By Dana Reed
August Summers stared at the corpse on the cold, hard
slab and swore vengeance.
Detective 3rd Grade Roberta (Bobby) Beckett tried not to dwell on the same. She was a member of the Homicide Division from Midtown South. Manhattan. New York. USA. She’d learned long ago that revenge made one sloppy, careless. One tended to slip up on crucial details. She moved closer to August, slipped an arm around her shoulder and stared back at Detective Joe Delgado, her closest friend, not counting August and saw the pain in him.Joe stood with glazed eyes focused ceiling ward and appeared disjointed from the events transpiring around him. Both detectives and uniforms filed in and out of the room, giving testimony to the dead man’s worth as a human being and fellow cop. So much want of revenge and outright hatred for the perp who committed this foul act hovered in the air that Bobby was beginning to feel heady, as though she were suffocating. This filing in and out of NYPD members was beyond normal. But then the dead man wasn’t just anyone.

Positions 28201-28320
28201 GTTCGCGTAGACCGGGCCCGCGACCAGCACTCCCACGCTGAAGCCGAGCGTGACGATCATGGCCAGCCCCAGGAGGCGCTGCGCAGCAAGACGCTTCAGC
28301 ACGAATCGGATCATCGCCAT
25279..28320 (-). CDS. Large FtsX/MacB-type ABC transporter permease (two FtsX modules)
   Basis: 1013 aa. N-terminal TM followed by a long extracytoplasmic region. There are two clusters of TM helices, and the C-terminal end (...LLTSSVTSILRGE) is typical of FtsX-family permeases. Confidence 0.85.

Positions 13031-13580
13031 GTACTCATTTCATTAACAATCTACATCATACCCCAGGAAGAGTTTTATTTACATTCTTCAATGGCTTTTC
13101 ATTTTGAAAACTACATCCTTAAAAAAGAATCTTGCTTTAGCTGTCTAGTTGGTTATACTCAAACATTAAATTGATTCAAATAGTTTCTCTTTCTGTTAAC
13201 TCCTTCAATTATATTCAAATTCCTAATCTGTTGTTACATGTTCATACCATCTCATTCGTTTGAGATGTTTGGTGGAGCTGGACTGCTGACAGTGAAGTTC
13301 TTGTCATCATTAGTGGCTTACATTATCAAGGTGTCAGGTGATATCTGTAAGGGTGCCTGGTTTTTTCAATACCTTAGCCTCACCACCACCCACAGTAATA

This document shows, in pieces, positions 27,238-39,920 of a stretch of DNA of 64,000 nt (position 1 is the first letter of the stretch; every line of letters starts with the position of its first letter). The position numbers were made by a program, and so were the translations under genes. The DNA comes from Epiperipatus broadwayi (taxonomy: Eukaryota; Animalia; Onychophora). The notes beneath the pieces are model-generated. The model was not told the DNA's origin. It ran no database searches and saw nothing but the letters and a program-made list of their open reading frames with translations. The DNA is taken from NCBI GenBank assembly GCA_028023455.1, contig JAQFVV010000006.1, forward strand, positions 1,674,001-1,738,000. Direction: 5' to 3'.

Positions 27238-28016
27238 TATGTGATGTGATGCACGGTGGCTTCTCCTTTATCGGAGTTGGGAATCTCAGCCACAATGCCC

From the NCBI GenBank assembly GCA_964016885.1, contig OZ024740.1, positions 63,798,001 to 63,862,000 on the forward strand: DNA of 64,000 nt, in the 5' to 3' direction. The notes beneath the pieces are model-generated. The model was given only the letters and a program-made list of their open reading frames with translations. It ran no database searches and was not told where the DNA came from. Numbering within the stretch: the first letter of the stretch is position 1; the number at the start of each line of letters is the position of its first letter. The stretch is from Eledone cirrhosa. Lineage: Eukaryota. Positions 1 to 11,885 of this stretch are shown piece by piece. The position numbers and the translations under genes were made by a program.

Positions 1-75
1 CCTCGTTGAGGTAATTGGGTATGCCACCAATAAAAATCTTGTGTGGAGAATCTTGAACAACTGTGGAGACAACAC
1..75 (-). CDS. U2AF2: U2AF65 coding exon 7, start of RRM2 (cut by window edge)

“August. We have to leave,” she murmured, wondering how much more her friend could take. But August didn’t move. She seemed rooted to the ground. “We’ll catch the killer. Don’t worry,” August whispered to the body lying still on the slab. Then she kissed his forehead and choked back tears.
When she turned and looked at Bobby, there was something unfathomable in her gaze. In the past, August had been stalked by Micah Travis and relentlessly pursued by W.F., her crazy father. Both had intentions of killing her and the reflection of those intentions in her eyes told Bobby months ago that she was scared but she wouldn’t run. What Bobby saw now was a woman intent on a pursuit of her own. Someone had stolen most of her reason for going on, for continuing with this farce known as living on a daily basis. And August’s need for revenge knew no bounds.